Mulvena: Camping World Bowl sheds light on where ND stands
Connor Mulvena | Saturday, December 28, 2019
The Camping World Bowl. Ahh, what a delight. Two teams at the top of their sport battling it out in the crisp refreshing Florida air on a sunny afternoon. A model of the fierce competition that underlines college football. Exemplary fan spirit. The height of college football.
Not so much.
The lack of motivation surrounding this contest, which was overshadowed by the oncoming playoff games of the day, made it feel like an appetizer for the real football to come on Saturday night. But not a good appetizer, like pigs in a blanket or something, more like that ambiguous spinach dip your aunt made for Christmas that everyone “loves,” yet always ends up getting thrown away with plenty to spare.
We can talk for ages about the Camping World Bowl in the scope of other bowl games or make jokes about how it means nothing all day. But what can we actually take from this? At the end of a 10-2 season, what does this bowl victory against a Power Five opponent really tell us?
Iowa State was actually the perfect bowl opponent for Notre Dame. In a season full of questions surrounding Notre Dame’s place in the college football world, especially after the Michigan loss, a bowl game offers the Irish a chance to see how things stack up.
It can be hard to judge Notre Dame in comparison to the Power Five, especially in a season with a talent-packed SEC and a competitive Big 12, and Irish fans are often left feeling slighted or misjudged when the rankings are released.
Let’s say Notre Dame played Alabama in a bowl game. Sure, a win over Alabama would be great, but a more-likely loss probably wouldn’t tell us much. Even though the team was left out of the playoff this year, Alabama is no doubt in the top tier of college football. A loss to Alabama shouldn’t necessarily signal trouble for the Notre Dame fan base.
Now let’s say Notre Dame played San Diego State. Nothing much really to learn there. What about Pitt? Power Five team, but a win or a loss over Pitt probably wouldn’t sway anyone’s opinions about the state of Notre Dame football.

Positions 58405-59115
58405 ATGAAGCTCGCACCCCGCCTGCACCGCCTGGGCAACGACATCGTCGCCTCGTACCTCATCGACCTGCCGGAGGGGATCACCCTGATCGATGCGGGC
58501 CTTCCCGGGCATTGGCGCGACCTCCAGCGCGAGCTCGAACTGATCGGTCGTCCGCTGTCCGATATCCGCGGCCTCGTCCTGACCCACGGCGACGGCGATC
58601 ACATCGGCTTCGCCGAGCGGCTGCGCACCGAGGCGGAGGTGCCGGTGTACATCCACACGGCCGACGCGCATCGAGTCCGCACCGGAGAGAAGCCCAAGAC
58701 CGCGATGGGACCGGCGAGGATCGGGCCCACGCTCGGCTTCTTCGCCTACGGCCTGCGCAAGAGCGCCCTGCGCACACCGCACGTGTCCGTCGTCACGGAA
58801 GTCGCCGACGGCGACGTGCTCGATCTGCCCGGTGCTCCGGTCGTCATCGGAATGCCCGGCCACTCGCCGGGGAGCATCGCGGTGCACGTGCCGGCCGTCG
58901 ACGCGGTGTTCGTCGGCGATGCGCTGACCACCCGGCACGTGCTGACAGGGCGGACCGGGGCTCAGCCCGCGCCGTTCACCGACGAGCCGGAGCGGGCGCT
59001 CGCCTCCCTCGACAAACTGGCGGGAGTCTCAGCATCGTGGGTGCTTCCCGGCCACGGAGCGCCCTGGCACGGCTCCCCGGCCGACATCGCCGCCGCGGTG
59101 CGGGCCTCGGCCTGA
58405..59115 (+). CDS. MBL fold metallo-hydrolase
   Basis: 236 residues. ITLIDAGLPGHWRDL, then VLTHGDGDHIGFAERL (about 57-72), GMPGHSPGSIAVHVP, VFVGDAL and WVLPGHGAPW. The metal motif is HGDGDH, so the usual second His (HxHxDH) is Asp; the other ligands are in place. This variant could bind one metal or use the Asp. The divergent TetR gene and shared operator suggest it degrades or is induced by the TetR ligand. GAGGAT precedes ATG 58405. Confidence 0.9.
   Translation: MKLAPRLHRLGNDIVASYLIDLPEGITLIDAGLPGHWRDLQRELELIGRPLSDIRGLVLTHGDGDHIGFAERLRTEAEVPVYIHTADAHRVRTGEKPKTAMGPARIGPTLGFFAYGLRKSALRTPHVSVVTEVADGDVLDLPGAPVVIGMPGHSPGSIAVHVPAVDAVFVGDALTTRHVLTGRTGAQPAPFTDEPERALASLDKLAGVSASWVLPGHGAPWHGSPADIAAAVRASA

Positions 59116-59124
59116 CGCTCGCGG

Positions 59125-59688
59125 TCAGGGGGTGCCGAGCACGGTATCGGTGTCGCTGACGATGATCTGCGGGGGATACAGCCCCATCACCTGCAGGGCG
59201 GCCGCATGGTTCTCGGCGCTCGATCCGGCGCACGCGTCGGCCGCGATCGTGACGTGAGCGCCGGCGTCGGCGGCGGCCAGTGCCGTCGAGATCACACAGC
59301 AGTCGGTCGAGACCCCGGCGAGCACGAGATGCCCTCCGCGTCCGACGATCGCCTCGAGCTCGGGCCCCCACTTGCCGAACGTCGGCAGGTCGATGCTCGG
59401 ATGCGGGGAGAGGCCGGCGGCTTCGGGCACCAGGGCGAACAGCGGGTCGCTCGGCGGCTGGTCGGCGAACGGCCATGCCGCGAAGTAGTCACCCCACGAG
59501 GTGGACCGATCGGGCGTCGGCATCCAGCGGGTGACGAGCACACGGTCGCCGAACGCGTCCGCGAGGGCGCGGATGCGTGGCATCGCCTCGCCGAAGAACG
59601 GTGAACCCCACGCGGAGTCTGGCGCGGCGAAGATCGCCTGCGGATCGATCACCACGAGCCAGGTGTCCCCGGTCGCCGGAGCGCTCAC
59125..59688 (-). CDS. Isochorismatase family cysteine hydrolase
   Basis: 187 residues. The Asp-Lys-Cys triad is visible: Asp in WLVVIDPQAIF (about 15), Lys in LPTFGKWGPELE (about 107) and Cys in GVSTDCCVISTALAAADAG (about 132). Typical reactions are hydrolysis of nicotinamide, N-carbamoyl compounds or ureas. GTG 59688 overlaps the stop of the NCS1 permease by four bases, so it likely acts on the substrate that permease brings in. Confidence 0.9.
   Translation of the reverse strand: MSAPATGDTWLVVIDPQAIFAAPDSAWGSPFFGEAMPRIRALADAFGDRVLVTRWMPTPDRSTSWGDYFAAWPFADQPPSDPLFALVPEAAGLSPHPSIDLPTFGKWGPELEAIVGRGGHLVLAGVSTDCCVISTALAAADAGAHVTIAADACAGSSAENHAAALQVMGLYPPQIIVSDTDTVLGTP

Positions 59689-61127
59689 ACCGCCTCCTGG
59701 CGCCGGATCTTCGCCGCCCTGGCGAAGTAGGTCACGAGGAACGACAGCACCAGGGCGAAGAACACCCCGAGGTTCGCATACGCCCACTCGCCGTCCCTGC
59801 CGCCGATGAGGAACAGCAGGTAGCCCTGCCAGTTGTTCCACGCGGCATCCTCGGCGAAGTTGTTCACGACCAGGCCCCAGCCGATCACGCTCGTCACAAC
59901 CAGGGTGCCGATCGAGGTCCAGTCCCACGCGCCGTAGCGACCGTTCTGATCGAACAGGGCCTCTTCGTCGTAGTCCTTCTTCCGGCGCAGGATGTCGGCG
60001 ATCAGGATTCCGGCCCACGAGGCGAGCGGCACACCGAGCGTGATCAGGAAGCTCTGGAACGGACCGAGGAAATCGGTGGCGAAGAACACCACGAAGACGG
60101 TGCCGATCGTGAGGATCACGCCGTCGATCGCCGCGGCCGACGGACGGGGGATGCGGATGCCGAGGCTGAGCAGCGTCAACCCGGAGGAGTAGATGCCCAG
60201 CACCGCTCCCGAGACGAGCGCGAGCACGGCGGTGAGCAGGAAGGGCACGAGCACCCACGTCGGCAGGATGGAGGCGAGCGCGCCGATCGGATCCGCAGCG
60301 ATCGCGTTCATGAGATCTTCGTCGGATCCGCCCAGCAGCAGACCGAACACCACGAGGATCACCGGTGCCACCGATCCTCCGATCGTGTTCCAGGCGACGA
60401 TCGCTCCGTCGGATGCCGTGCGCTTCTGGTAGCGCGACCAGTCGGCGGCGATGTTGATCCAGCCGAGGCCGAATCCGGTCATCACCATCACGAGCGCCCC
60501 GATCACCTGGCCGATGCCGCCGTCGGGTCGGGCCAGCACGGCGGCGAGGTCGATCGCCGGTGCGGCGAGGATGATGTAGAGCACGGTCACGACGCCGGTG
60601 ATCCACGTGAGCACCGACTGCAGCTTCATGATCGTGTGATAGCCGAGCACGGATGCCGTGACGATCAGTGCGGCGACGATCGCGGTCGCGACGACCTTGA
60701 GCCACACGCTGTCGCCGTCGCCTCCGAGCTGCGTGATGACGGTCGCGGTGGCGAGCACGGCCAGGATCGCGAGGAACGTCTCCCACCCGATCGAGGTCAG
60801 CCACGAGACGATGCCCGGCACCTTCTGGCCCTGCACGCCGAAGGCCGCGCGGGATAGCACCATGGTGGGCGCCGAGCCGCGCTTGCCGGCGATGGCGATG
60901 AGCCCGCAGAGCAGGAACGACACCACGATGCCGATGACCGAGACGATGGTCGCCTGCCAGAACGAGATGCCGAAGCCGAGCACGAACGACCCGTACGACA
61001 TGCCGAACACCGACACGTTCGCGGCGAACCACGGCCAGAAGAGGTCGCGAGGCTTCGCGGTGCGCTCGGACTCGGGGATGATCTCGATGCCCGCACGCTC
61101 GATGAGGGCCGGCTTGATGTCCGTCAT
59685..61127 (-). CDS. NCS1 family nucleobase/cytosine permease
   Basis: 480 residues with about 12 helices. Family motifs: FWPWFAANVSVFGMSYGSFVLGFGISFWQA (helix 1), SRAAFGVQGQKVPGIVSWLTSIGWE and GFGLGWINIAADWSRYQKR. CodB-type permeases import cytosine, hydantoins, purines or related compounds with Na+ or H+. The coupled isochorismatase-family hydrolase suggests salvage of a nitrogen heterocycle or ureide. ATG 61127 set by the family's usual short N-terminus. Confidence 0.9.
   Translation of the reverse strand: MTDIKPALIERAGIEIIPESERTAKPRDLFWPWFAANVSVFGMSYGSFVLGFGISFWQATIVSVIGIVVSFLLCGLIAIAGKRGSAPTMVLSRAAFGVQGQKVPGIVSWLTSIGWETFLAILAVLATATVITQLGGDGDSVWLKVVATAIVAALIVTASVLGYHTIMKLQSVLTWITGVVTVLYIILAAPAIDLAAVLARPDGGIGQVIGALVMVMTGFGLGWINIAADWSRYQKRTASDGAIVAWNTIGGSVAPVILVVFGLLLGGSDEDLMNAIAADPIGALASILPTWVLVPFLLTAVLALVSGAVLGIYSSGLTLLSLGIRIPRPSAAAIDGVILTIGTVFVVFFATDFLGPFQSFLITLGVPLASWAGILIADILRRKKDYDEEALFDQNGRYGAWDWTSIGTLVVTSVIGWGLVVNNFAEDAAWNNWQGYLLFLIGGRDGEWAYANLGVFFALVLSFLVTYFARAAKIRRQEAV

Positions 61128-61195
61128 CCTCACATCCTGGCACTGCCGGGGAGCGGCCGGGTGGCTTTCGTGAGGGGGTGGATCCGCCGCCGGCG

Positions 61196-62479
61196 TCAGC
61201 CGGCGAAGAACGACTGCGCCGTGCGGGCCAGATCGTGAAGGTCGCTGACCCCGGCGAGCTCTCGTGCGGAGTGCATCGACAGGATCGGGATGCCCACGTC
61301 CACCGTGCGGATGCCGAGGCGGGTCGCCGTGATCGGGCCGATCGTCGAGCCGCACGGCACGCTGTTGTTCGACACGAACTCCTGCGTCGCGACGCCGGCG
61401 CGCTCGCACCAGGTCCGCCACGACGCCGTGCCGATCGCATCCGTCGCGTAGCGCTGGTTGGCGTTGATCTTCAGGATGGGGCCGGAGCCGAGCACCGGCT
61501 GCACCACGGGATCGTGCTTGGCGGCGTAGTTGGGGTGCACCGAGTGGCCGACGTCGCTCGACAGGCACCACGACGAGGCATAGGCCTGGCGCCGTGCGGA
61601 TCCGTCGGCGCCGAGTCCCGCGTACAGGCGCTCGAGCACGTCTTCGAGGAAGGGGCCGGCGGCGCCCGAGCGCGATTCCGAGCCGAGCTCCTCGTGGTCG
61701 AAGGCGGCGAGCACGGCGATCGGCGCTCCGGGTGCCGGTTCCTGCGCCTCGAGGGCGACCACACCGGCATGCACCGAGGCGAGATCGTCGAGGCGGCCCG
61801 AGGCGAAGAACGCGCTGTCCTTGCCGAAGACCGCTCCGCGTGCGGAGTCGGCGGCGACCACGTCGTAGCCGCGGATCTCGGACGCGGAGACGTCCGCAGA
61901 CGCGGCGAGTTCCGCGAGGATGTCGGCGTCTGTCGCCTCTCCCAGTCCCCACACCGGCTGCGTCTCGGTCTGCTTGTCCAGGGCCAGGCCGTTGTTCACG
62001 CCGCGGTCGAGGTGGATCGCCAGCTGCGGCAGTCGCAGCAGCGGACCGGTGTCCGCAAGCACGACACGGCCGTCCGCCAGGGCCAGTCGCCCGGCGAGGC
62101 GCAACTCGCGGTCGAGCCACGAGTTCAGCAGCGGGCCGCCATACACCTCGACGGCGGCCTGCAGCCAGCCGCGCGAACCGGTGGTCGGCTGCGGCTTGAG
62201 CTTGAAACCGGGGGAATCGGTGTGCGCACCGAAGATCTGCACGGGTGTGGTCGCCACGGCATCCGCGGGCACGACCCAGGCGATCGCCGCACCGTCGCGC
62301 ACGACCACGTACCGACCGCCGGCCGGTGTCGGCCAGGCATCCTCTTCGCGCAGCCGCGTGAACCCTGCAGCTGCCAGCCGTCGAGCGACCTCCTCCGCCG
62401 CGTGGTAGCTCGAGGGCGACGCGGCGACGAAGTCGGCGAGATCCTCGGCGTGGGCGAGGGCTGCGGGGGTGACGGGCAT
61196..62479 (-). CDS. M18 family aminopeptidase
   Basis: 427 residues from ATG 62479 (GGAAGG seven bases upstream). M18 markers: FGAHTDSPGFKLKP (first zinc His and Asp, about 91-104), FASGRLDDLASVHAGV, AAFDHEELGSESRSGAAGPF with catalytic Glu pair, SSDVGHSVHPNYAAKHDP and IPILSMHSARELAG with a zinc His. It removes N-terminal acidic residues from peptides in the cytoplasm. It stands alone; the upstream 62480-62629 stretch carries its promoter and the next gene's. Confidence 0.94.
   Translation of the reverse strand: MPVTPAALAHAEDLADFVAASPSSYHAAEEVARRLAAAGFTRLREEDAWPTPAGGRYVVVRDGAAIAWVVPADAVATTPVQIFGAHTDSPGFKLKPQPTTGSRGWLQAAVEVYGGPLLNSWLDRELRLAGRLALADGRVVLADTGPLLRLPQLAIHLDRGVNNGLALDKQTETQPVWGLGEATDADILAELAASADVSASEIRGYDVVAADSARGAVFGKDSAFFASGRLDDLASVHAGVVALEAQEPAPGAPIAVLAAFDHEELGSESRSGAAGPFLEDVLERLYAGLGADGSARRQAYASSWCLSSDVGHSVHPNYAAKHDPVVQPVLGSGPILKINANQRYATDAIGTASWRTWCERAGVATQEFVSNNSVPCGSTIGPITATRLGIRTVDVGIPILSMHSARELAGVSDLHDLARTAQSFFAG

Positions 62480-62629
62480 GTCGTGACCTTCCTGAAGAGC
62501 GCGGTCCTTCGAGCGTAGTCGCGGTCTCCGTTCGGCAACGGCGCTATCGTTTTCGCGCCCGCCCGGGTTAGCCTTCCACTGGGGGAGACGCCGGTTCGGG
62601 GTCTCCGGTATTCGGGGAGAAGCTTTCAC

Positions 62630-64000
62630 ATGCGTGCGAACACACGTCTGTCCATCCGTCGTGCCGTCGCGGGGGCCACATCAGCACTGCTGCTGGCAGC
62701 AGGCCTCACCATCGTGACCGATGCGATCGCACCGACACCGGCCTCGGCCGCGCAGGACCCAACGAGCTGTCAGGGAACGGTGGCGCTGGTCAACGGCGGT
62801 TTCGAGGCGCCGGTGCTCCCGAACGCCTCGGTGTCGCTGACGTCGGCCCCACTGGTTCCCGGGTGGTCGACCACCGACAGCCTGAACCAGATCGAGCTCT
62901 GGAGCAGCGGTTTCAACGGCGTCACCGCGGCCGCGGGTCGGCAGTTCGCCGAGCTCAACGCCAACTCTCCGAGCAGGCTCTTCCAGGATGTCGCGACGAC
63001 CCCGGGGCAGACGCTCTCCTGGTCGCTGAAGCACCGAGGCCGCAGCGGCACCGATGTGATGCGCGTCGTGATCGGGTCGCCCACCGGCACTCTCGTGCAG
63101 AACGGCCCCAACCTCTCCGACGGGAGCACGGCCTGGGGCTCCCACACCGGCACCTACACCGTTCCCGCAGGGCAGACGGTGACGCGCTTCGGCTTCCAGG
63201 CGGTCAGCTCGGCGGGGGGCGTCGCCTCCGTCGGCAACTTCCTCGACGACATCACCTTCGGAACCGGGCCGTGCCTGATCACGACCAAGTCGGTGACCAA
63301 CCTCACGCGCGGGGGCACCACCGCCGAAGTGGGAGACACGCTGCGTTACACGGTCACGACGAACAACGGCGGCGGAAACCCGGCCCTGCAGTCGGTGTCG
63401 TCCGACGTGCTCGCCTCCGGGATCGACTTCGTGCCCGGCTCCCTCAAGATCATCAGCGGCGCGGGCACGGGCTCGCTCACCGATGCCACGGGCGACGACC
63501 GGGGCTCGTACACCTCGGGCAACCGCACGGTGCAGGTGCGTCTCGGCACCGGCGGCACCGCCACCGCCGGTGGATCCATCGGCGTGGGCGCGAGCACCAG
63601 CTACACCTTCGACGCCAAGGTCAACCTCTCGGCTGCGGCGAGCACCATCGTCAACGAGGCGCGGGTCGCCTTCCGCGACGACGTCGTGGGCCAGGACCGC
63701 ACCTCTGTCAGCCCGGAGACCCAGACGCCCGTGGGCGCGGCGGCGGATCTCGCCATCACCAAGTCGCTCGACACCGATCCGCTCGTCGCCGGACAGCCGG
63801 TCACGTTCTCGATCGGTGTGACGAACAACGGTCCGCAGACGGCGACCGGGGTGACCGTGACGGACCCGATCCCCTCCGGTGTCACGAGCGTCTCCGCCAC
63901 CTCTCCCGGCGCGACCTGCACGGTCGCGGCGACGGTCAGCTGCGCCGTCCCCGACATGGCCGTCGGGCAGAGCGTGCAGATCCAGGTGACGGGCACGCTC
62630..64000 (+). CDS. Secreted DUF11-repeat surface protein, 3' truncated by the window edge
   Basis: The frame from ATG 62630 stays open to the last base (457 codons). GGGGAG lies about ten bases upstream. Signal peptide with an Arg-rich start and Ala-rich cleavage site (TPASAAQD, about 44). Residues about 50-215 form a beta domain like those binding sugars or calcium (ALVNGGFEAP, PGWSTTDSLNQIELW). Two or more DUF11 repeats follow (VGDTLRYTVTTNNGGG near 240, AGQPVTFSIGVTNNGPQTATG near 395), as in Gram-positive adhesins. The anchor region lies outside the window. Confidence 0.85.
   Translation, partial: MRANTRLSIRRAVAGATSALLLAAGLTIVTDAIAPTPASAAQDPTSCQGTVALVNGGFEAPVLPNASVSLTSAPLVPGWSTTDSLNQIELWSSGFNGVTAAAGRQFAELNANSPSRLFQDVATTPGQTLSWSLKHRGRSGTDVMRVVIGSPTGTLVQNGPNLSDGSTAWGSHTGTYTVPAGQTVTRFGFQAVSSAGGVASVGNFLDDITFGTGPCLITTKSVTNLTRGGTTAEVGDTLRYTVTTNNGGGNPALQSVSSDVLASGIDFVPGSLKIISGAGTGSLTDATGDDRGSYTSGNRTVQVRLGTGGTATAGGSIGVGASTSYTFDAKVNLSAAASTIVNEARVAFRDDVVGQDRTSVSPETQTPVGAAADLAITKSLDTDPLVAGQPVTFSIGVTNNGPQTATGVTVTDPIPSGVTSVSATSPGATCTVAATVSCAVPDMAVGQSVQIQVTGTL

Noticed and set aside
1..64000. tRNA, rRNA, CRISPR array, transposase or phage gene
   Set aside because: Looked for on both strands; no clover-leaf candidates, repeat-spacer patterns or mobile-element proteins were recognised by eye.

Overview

But Iowa State, tied for 3rd place in a Power Five conference with some good talent this year, and a team that played a close game against Oklahoma, Baylor and Iowa, should prove a decent test. Coming from a conference with a traditional focus on high-powered offense, the Cyclones can make things happen in the air and on the ground. They might not have the best defense Notre Dame has faced all season, but it’s a solid unit, among the top 50 in the nation in total defense.
The point is that Iowa State is a good, respectable team in a solid Power Five conference, one which has sent a team to the College Football Playoff three of the last five years and has had a number of contenders along the way. So I think we can take something away from what was no doubt a commanding win for Notre Dame. Although a non-playoff season seems to hurt a little more after last year’s loss to Clemson, all is not lost.
I myself have made some pretty bold claims about the state of Notre Dame football this season, and I stand by them, but I think this victory pushes back on our temptation to make things out to be worse than they really are after a “mediocre” season. Defensive coordinator Clark Lea’s defense is solid — it has the potential to hang with the best in the nation. The offense has its kinks, but in the first game without Chip Long in a while, it managed to make some big plays on the ground and in the air. The special teams unit made some big plays once again. And in the end, the Irish came out with a 24-point victory over a good opponent — a good Power Five opponent.
Of course, I don’t mean to say all is well just because of a Camping World Bowl victory. As we all know, it’s still the Camping World Bowl.
I think Notre Dame football has a long way to go before truly being among the top tier as it used to be, and I believe it ought to make some changes to get there, but let’s walk away from the Camping World Bowl with a little faith in the foundation of it all.
The views expressed in this column are those of the author and not necessarily those of The Observer.